St. Vincent "Cruel"
Annie Clark isn't one to look back in her art.
"I find nostalgia cynical," says Clark. "It assumes the best happened in the past."
Clark, who performs under the name St. Vincent, is definitely part of the future. Her songs and arrangements blend elements of several eras, but remain very modern. With three albums under her belt, including 2011's "Strange Mercy," Clark seems to gain depth and earn a larger audience with each release.
Clark grew up in Tulsa, Okla., and says the first piece of music that had an impact on her was Traffic's "Low Spark of High Heel Boys," which she first heard at the age of 5 when her parents were driving back from the beach.
"It was an eight-hour trip and I made them listen to it on repeat over and over," says Clark.
She began learning guitar at an early age. Musical proficiency runs in the family; Clark is the niece of Tuck Andress, guitarist in the duo Tuck and Patti.
"From the time I started playing guitar I wanted to be a (working) musician," says Clark. "And it helped to have Tuck and Patti in my life to know that to be a musician was possible. It wasn't just a pie-in-the-sky kind of dream."
After graduating high school Clark enrolled in the Berklee College of Music in Boston but left before graduating. She followed that by joining the group Polyphonic Spree.
Clark says her tenure with that act was fun.
"It was more like a rock summer camp. I got to be 22, tour and do all the festivals in Europe ... and I was also playing so many St. Vincent shows in between. It's kind of a distant, fond memory now."
As her St. Vincent career was taking off, she also performed in Sufjan Stevens' band. However, when her debut album, "Marry Me," was released in 2007, St. Vincent became a full-time gig.
She says a music career today does not involve just "waiting to be discovered."
"It's not one lucky break. It's like any career, just years of concerted effort. Not everybody gets to have a career. A lot of talented people will never be heard, and that's unfortunate. And some people who really aren't that great are very successful. It's a particularly strange business. It's not necessarily a meritocracy, but very few things actually are. But that's OK. I feel very lucky that I get to do it. I don't know what else I would do if I didn't do it. I didn't have a Plan B ... I guess in some ways it is, if you put it on paper, it does sound kind of dreamy: 'I don't have a college education, but I'm a successful small business owner.'"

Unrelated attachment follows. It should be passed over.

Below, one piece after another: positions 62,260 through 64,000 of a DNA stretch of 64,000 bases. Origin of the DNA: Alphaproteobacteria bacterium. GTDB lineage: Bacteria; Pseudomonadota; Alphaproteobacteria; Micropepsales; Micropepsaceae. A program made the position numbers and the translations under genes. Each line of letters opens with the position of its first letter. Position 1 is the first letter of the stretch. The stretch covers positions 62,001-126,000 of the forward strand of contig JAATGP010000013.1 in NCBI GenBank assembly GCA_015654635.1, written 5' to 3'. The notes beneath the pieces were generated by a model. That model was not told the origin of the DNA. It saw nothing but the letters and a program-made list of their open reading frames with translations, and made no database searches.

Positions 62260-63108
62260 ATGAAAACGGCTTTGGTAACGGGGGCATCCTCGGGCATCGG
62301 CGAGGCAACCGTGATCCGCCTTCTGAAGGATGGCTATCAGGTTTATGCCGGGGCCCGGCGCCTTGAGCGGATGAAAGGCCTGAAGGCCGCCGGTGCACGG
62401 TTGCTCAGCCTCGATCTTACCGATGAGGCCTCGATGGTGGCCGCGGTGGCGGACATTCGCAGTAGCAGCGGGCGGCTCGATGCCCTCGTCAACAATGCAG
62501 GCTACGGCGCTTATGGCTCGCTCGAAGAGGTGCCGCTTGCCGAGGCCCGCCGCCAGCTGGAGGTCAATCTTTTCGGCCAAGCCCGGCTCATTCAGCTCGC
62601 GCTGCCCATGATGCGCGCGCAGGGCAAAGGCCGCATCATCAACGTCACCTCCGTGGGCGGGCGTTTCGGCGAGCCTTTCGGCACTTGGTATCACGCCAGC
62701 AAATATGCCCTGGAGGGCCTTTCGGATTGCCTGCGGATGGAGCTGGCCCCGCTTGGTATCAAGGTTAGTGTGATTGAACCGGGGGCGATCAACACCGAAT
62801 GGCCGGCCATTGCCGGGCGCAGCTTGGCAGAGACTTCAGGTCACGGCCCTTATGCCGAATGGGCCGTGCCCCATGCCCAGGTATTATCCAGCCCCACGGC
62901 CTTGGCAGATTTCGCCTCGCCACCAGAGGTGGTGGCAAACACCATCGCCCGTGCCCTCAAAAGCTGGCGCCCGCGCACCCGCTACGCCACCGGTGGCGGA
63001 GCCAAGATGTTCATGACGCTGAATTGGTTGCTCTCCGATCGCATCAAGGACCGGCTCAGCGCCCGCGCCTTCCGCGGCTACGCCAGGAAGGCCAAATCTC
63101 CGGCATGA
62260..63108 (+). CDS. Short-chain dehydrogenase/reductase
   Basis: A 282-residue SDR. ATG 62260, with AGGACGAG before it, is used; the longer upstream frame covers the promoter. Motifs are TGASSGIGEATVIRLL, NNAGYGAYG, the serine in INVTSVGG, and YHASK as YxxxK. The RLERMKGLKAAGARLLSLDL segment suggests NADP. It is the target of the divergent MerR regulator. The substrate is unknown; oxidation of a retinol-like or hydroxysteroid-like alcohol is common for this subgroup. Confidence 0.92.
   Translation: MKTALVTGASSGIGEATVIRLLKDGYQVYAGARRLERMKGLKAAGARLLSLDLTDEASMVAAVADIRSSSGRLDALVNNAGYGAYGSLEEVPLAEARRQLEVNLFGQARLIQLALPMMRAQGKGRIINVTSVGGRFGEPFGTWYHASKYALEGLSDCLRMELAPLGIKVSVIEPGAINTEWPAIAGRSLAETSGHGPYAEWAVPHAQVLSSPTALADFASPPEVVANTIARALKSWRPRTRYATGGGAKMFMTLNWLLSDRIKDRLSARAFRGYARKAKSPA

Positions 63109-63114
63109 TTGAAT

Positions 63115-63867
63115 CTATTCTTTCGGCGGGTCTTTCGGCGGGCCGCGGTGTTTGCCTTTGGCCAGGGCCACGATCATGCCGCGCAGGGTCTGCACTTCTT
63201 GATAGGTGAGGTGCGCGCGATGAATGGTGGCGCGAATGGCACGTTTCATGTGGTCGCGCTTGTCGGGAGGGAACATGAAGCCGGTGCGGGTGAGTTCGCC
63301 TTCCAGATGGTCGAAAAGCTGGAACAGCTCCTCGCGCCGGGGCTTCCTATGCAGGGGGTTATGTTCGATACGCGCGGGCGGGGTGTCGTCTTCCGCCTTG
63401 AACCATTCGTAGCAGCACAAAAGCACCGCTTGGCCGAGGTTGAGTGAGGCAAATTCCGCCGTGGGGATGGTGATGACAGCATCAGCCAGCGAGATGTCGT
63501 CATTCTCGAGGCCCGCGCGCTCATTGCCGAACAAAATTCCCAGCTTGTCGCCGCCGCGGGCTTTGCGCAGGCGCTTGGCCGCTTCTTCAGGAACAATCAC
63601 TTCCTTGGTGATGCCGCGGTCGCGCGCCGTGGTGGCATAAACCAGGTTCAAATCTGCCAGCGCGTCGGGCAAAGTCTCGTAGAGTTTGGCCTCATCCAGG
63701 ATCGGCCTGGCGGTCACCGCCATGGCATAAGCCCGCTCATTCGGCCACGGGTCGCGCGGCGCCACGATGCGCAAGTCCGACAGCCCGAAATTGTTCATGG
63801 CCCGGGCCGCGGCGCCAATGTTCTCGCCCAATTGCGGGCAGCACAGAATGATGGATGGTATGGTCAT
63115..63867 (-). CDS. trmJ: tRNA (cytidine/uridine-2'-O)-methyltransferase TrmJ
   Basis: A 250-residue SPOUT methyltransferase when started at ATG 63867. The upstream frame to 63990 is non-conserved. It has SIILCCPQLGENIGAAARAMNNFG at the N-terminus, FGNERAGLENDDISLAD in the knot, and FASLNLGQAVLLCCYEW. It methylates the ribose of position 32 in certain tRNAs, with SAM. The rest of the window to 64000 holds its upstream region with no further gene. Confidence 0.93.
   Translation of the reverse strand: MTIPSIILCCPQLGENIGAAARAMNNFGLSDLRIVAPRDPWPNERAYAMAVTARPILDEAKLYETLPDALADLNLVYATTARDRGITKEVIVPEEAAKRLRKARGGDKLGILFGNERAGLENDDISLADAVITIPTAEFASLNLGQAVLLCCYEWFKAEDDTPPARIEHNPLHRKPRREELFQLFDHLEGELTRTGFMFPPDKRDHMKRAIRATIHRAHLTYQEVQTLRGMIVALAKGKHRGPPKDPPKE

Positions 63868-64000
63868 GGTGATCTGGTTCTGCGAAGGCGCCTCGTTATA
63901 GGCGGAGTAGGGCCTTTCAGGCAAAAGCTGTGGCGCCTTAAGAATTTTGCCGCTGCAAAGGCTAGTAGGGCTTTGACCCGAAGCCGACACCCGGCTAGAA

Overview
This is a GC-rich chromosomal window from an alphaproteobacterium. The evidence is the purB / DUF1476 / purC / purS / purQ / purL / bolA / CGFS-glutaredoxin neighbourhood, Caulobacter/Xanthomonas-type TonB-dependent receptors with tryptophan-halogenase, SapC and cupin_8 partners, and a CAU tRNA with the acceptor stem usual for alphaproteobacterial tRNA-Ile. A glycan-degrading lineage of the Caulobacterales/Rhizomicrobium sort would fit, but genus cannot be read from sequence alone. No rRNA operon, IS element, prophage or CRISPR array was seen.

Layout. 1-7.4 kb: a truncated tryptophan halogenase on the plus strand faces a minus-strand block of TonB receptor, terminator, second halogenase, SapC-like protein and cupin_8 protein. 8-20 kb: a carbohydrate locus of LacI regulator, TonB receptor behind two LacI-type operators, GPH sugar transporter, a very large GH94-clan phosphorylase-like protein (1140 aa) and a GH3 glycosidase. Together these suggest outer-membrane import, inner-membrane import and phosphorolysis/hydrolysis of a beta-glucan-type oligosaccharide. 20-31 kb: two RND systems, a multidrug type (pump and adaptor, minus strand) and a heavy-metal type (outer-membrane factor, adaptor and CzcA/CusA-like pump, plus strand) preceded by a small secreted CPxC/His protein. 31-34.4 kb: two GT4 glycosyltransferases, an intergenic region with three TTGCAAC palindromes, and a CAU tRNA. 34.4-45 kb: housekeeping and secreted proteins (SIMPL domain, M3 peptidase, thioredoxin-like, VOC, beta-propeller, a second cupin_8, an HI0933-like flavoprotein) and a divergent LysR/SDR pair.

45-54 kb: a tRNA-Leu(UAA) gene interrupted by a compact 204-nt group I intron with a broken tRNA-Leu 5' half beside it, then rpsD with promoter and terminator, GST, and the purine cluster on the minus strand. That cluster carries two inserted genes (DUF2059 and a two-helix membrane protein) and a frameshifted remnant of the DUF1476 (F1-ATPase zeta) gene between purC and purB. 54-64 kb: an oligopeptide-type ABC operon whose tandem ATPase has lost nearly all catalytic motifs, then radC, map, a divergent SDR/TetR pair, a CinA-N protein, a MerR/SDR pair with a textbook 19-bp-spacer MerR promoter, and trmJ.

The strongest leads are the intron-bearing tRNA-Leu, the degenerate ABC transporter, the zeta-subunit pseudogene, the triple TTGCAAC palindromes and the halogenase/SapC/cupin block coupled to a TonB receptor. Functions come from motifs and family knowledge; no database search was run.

She considers her slow, steady career to be asset.
"I've had the chance to develop as an artist. My first record didn't take off to the point that I was playing to more people than I could entertain or suddenly having to play games at radio and there's no, 'Oh, her best work is behind her.'"
She says it isn't just the music of others that informs her own music.
"I tend to think about music in visual terms," she says. "I use film a lot."
Clark began her most recent album with a song called 'Chloe in the Afternoon,' inspired by the film of the same name by director Eric Rohmer.
While she seems happier to play her new work, Clark recognizes that fans are attached to her older material.
"There are certain songs on my first album that I still like to play live. Others are like historical markers," says Clark. "But it's not about you and your feelings when it comes time to perform a show. You play for other people and it's about how those people feel about those songs and use them in their lives."
As for her own future, Clark says she isn't one to set lofty goals.
"I have a one-day-at-a-time approach. That's how I kind of think about making records, too. It's not some grand overreaching theme that I'm trying to get at, but rather making little micro-decisions. I don't set goals on things I have no control over. Like, I wouldn't say 'I'm going to be at the top of the Billboard chart or have a No. 1 hit. That's not really where I'd be anyway. I'm on tour right now, and you do the best show you can tonight and do another the next night."
She's also been working with former Talking Heads leader David Byrne on a new album.
"David is always lovely and looking toward the future of music. He's never a person who thinks the past is the best era."
© 2012, Knoxville News Sentinel Co.
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